and Laminaria High (Fig. 2). With the exception of the
Laminaria and Corallina discoveries, the drilling program
has been disappointing. The Barnacle1, Vidalia1, and

4APPEA JOURNAL 2000

Claudea1 wells (Fig. 1) encountered little to no direct


evidence for hydrocarbon shows, implying a lack of
charge to these structures. Ludmilla1, which tested a
Nancar Sandstone Member tilted fault-block closure,
encountered a 4 m live oil column overlying a 5070 m
long residual oil column. The Mandorah1 well (Fig. 1)
tested a Montara/Laminaria Formation tilted fault-block
closure but failed to encounter any hydrocarbons. The
structure is interpreted to have had access to oil charge,
but the lack of recoverable hydrocarbons is attributed to
either the inability of the bounding faults to support a
hydrocarbon column or a leaky fault along the migration
pathway. Fannie Bay1 and Lameroo1 tested the
Laminaria Formation in two distinct tilted fault-block
closures and were found to be water-bearing with residual
oil saturations only. Both structures are interpreted as
having retained sizeable oil columns (in the case of
Fannie Bay-1, in excess of 80 m) which have since leaked.
The Mindil-1 well was drilled along the structural trend
of the Ludmilla1 oil discovery. The well failed to
encounter any moveable oil, although the possible
presence of residual hydrocarbons is suggested from
logs. A detailed description of the hydrocarbon
exploration history of the Nancar/Laminaria area of the
Timor Sea, can be found in De Ruig et al, (this volume).

STRESS ANALYSIS METHOD


Determining the relationship between the seismicallydetected regional faults and the in-situ state of stress
involves constructing a well-constrained geomechanical
model. This was accomplished by reviewing available
drilling information, pressure data, and high-resolution
microresistivity and ultrasonic wellbore images from
over 15 wells to determine the magnitudes and
orientations of the principal tectonic stresses (SHmax,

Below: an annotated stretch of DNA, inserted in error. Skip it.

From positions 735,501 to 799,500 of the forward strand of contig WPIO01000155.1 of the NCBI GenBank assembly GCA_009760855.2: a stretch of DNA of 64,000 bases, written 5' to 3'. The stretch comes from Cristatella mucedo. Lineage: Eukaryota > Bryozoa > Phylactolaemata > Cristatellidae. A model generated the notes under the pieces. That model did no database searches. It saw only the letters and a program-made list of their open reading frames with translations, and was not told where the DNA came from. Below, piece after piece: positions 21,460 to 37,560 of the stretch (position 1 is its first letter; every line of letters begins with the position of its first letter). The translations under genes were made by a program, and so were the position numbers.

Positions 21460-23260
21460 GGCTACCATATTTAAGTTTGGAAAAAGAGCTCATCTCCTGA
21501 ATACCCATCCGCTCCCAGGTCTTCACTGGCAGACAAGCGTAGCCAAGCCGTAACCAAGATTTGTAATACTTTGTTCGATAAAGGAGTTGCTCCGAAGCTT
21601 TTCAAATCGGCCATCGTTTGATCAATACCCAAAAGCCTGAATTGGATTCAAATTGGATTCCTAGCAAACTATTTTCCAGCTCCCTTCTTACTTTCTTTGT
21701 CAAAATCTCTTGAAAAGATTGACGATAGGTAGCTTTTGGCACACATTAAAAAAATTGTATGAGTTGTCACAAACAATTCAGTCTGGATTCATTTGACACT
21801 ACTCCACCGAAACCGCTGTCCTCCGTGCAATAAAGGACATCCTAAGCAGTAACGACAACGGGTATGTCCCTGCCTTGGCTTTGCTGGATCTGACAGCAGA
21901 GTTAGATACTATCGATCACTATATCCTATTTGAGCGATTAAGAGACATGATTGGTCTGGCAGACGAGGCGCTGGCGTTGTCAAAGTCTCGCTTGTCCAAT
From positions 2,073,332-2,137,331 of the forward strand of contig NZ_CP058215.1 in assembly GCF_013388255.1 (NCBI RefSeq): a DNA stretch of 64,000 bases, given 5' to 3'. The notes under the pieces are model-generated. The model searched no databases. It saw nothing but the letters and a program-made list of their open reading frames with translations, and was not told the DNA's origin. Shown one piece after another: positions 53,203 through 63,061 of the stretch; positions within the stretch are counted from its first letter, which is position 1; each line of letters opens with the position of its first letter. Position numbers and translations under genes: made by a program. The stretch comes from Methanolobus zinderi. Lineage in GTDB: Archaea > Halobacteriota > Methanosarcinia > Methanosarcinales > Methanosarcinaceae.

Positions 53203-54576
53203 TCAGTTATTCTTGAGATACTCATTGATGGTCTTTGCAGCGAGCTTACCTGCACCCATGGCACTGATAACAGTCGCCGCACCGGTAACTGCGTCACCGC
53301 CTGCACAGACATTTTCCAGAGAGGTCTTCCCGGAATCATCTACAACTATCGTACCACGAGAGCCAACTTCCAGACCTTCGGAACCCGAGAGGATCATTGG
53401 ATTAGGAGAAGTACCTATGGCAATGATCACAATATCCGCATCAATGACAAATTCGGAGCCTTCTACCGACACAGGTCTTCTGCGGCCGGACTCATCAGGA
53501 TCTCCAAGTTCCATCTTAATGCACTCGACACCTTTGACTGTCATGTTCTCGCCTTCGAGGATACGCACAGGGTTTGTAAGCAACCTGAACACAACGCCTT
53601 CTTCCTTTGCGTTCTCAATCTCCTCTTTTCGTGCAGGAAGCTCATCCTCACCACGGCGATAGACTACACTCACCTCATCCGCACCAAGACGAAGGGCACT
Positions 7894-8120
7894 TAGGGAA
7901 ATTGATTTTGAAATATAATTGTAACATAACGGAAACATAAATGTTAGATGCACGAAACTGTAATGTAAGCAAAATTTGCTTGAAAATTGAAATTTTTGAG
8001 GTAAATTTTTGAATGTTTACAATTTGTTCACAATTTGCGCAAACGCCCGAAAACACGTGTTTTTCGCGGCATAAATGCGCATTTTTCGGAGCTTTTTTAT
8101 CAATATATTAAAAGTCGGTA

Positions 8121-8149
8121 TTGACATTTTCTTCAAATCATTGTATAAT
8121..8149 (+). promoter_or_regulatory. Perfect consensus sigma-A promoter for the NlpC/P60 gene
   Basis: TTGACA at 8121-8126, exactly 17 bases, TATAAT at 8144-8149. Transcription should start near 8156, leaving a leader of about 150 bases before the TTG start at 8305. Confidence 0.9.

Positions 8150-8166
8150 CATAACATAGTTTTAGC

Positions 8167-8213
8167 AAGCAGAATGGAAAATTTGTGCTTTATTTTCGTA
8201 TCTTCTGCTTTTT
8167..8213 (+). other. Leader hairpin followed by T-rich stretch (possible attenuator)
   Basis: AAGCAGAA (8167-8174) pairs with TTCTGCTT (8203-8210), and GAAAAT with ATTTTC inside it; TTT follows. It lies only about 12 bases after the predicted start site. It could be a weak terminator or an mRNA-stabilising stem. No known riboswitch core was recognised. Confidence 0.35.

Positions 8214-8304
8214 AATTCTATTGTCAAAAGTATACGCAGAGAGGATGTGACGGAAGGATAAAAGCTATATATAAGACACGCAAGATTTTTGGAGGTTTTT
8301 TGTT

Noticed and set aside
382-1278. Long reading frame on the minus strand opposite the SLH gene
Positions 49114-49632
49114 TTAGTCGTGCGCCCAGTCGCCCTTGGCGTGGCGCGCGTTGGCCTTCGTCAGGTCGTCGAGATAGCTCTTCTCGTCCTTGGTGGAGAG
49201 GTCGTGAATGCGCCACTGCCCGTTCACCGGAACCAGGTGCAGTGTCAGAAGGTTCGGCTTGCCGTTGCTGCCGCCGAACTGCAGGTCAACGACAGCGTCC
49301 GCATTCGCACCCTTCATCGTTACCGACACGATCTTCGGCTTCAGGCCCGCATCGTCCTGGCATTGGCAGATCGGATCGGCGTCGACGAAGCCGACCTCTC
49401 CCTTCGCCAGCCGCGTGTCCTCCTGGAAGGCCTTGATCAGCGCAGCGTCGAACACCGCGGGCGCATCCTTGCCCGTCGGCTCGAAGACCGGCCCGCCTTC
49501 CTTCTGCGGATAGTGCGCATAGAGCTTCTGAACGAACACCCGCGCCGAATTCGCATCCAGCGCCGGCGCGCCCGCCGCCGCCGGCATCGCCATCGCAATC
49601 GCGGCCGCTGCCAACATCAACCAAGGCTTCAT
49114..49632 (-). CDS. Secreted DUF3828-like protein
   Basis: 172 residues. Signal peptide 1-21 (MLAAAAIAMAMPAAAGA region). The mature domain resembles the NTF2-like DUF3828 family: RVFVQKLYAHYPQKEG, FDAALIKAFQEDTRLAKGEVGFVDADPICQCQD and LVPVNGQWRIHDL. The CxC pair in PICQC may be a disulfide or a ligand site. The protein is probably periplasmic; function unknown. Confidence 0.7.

Shmin and Sv) and pore pressure (Pp) distribution within
the AC/P8 and AC/16 areas. The magnitude of the greatest
principal horizontal stress (SHmax) was calculated using
GMISFIB (Stress and Failure of Inclined Boreholes)
by forward modelling the style of stress-induced
compressive and tensile wellbore wall failure as observed
in each of these wells. The orientation of the greatest
horizontal principal stress is parallel to that of tensile
failures (tensile wall fractures) and perpendicular to
that of compressive failures (breakouts) in these nearvertical wells. The magnitude of the least principal
horizontal stress (Shmin) was determined from extended
leak-off tests (XLOT) and leak-off tests (LOT), while the
magnitude of the vertical stress (Sv) was simply calculated
based on density data collected in several representative
wells.
For a more complete description of the methodology
used in this study, the following original references
based on applying these techniques worldwide are helpful
(Haimson and Fairhurst, 1967; Bell and Gough, 1979;
Zoback and Healy, 1984; Plumb and Hickman, 1985;
Zoback et al, 1985; Moos and Zoback, 1990; Zoback and
Healy, 1992; Barton et al, 1995; Castillo and Zoback,
1994; Peska and Zoback, 1995; Barton et al, 1998).

PROOFS2/2 9 MARCH 2000.


FIRST PROOF